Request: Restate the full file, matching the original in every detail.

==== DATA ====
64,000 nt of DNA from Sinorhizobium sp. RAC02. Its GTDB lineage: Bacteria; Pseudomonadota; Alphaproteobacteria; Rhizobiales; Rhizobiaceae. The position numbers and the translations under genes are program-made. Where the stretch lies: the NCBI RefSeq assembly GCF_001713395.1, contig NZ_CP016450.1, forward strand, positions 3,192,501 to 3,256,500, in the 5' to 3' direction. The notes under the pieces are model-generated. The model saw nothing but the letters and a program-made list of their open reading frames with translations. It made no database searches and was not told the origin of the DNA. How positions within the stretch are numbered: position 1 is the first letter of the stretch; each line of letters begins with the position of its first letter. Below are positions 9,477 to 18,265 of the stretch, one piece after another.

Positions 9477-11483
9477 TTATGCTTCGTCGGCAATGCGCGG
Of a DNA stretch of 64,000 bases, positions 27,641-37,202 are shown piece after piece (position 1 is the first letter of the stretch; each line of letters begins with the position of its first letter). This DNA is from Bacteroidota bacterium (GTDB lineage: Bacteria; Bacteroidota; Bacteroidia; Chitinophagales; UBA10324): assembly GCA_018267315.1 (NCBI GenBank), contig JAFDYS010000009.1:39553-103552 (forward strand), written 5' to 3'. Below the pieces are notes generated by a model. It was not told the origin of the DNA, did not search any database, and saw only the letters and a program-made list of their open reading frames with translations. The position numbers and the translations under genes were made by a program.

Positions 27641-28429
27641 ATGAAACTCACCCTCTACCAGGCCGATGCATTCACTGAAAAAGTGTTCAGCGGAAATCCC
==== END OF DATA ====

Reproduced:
64,000 nt of DNA from Sinorhizobium sp. RAC02. Its GTDB lineage: Bacteria; Pseudomonadota; Alphaproteobacteria; Rhizobiales; Rhizobiaceae. The position numbers and the translations under genes are program-made. Where the stretch lies: the NCBI RefSeq assembly GCF_001713395.1, contig NZ_CP016450.1, forward strand, positions 3,192,501 to 3,256,500, in the 5' to 3' direction. The notes under the pieces are model-generated. The model saw nothing but the letters and a program-made list of their open reading frames with translations. It made no database searches and was not told the origin of the DNA. How positions within the stretch are numbered: position 1 is the first letter of the stretch; each line of letters begins with the position of its first letter. Below are positions 9,477 to 18,265 of the stretch, one piece after another.

Positions 9477-11483
9477 TTATGCTTCGTCGGCAATGCGCGG
Of a DNA stretch of 64,000 bases, positions 27,641-37,202 are shown piece after piece (position 1 is the first letter of the stretch; each line of letters begins with the position of its first letter). This DNA is from Bacteroidota bacterium (GTDB lineage: Bacteria; Bacteroidota; Bacteroidia; Chitinophagales; UBA10324): assembly GCA_018267315.1 (NCBI GenBank), contig JAFDYS010000009.1:39553-103552 (forward strand), written 5' to 3'. Below the pieces are notes generated by a model. It was not told the origin of the DNA, did not search any database, and saw only the letters and a program-made list of their open reading frames with translations. The position numbers and the translations under genes were made by a program.

Positions 27641-28429
27641 ATGAAACTCACCCTCTACCAGGCCGATGCATTCACTGAAAAAGTGTTCAGCGGAAATCCC